Your Relationships

Thursday, March 23, 2017

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It was pretty funny. Our kids had reached the age where they were old enough to tell us how we did parenting them. In fact, we had gotten into one of those uproarious "remember when" conversations. The subject was various times that we had disciplined them. We explained to them how we had tried to discipline them by the principle of natural consequences-experiencing the most natural negative outcomes in the area where you disobeyed. So if you did something bad with your mouth, you didn't get to use your mouth for a while-or you got it washed out with soap. If you did something bad with your hands, you didn't get to use your hands for a while. At which point our eldest son said, "But I never did anything wrong with my bottom!" Which may be more information than you want, but that kind of launched a discussion of great spankings we have known-including the ones we are now told didn't hurt. Well, this went on for over an hour. It was a laughing and loving and learning time for all of us, and it was a reminder of what is probably a parent's biggest challenge.

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  • parenting
  • family
  • love
  • discipline

Thursday, March 16, 2017

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My wife was just a little girl when she first met Bob Henley. He was one of those older men you look up at and look up to at church. She had a visit to her childhood church some years ago, and she asked about Mr. Henley. They said, "He's 92 years old - and that he would be there the next week." My wife made it a point to attend church there the following week and to reconnect with this memory from her past. As they were talking, Mr. Henley said, "You probably don't remember this (and she didn't), but one day after church you came up to me and you grabbed this finger. You were only about this high (about the altitude of a 4-year old). But you grabbed my finger and you said, ‘Mr. Henley, I love you.'" Now why would he remember that little¬ childlike expression into the 9th decade of his life? He said, "You don't know this, but I was raised an orphan. That morning was the first time in my life anyone ever said 'I love you' to me.'" Wow!

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  • family
  • love
  • friends
  • coworkers
  • legacy

Tuesday, March 7, 2017

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A few years ago I was touring an American Air Force base where they have housed nuclear missiles and B-52 bombers for many years. Along the way, the briefing officer told me something that made me very happy that the Cold War between us and the Soviet Union was behind us. Because it turns out that the Cold War almost got a whole lot hotter. My host told me about a couple of instances during the 1970's when our planes thought the U. S. was about to be under nuclear attack. In one case, the tracking seemed to prove that, so our pilots scrambled into their bombers, armed with nuclear weapons, and took off to retaliate against the Soviet Union. Obviously, you and I are still here. That never happened, but the planes were actually in the air. The problem was in a little computer chip that had created an error in communications. That's pretty scary. There could have been bombs dropped, based on erroneous information.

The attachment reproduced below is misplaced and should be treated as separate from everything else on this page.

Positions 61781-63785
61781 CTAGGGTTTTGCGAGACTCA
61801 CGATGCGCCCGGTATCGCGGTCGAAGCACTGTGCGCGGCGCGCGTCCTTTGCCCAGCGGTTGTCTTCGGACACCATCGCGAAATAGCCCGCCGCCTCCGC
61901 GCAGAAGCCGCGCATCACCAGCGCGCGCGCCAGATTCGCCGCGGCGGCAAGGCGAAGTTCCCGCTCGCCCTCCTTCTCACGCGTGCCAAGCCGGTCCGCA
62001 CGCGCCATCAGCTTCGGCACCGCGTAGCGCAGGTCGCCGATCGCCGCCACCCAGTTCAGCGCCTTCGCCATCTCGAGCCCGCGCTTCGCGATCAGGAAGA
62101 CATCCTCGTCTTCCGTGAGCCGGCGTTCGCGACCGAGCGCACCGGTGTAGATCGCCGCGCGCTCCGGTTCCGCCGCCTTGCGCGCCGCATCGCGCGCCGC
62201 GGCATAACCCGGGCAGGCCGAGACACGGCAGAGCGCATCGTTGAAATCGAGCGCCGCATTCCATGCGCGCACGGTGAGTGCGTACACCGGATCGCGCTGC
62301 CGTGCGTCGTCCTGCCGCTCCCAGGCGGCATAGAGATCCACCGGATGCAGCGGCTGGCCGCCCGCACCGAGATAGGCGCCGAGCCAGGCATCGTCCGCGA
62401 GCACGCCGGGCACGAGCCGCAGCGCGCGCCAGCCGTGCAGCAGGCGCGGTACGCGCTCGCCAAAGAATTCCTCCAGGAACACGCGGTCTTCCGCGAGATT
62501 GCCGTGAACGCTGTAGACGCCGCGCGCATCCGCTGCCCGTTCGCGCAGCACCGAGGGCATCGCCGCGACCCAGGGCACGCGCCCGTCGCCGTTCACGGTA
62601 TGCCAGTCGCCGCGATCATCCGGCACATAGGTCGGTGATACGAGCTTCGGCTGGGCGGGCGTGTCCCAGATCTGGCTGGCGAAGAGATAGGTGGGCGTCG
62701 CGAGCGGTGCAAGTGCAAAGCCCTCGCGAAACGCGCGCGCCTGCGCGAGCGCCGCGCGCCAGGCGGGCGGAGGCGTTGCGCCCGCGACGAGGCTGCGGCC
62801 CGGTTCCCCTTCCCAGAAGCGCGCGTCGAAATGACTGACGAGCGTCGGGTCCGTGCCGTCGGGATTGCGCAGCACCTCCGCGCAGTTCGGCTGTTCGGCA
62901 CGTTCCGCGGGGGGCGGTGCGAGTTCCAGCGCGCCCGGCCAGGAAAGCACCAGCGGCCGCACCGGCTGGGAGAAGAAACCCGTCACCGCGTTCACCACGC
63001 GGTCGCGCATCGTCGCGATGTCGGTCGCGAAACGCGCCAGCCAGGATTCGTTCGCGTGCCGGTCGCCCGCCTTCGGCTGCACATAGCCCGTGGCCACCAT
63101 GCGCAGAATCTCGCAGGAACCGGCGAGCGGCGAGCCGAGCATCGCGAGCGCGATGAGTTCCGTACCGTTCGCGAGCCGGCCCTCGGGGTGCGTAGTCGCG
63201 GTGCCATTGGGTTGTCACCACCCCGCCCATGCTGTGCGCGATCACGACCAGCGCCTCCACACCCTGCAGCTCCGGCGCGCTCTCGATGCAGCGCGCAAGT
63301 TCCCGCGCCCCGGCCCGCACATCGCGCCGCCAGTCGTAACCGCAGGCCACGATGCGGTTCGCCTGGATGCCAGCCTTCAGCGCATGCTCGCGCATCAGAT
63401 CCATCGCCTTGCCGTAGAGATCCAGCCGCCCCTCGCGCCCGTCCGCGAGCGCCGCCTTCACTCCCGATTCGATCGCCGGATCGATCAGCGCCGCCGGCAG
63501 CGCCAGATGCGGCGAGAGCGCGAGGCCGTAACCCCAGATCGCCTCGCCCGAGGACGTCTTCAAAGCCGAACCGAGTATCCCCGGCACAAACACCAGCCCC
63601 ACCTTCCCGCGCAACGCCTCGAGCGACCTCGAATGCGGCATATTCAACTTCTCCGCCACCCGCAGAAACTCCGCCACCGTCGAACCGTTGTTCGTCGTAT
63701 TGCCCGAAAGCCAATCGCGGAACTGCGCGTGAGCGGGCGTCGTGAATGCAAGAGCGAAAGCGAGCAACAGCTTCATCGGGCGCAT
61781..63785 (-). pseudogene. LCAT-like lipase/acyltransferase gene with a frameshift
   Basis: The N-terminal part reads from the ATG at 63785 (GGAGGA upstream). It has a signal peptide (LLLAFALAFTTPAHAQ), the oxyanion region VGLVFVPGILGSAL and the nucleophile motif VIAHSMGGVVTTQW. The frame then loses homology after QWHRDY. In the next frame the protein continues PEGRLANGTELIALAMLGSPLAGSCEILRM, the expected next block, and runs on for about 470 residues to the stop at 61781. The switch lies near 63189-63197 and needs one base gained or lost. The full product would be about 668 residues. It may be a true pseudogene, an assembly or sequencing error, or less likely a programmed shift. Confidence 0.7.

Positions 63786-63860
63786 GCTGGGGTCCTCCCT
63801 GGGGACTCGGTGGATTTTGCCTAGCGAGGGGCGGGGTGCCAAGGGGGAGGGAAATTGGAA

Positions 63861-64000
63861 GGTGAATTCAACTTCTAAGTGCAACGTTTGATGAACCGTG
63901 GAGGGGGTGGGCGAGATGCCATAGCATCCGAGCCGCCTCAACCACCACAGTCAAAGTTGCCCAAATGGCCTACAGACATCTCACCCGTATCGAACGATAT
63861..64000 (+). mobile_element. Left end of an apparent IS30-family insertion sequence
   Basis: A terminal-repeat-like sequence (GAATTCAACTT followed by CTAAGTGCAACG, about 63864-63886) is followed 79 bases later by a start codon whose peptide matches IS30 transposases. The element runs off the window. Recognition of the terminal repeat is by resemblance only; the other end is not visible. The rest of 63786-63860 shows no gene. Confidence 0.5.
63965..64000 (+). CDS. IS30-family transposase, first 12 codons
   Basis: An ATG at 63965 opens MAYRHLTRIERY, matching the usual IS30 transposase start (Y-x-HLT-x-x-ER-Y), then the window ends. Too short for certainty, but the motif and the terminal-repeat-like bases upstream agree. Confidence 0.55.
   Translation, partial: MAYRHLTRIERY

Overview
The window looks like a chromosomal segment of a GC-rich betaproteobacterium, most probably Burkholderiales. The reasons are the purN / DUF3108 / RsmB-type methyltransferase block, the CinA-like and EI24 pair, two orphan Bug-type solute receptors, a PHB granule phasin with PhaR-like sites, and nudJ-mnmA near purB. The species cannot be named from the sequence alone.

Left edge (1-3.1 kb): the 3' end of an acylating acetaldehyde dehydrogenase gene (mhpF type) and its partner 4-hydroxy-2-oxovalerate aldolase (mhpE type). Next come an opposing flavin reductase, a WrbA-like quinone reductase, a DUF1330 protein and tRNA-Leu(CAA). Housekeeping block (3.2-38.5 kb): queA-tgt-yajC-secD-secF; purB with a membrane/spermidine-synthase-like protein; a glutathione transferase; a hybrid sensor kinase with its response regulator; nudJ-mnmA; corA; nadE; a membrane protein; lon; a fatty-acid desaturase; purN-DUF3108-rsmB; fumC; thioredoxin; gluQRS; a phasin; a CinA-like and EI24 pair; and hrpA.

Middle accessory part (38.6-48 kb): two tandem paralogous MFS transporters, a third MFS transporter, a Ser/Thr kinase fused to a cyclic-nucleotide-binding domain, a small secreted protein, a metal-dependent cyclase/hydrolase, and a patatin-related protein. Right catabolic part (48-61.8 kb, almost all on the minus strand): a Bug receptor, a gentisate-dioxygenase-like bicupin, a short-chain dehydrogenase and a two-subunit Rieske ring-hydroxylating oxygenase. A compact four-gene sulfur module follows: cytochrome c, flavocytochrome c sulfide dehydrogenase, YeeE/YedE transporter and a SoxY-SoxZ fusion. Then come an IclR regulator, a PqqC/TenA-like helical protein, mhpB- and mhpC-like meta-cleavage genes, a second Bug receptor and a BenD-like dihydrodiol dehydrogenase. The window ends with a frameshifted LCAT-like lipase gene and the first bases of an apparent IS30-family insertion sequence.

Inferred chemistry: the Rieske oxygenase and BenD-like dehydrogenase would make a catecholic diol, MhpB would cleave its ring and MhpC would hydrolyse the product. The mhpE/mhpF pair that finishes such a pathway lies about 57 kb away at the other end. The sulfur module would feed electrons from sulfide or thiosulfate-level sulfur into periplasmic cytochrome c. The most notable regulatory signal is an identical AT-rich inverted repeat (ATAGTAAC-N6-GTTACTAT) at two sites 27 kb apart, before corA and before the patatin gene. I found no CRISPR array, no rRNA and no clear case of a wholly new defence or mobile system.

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  • friendship
  • family
  • The tongue
  • gossip
  • coworkers
  • mouth

Tuesday, February 14, 2017

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You're blessed if you have a great Christian radio station in your area. We do. It's wonderful if you can hear it. A lot of people can. But then I've talked with a friend who lives another direction who says she just can't pick up that station where she is. But then I've met people who live in a part of the area where the station has a strong signal, and they've never heard it either. They've never turned to that frequency, that's why. Important information-eternal information-is being communicated over that station. But a lot of people are missing it; some because the transmitter isn't transmitting their direction. And others because their receiver isn't turned to that frequency!

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  • marriage
  • wife
  • husband
  • communication

Wednesday, February 1, 2017

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If you've got a house, you might complain every once in a while about the constant upkeep. I think it seems like as soon as you get one thing cared for, something else needs attention, right; the windows, the roof, the yard, the plumbing, the paint. Well, be glad you're not in charge of the maintenance of the Golden Gate Bridge. Not long ago I was standing by San Francisco Bay, and I was admiring that really impressive beauty of that great bridge, when someone told me what it takes to keep it impressive. Like thirty-five painters! Every day! That's all they do! The trucks roll out early every morning with another load of that distinctive orange paint and for eight hours a day those thirty-five painters are somewhere on that bridge, keeping it in good shape. They say things deteriorate really fast, and it takes constant effort to maintain that beauty.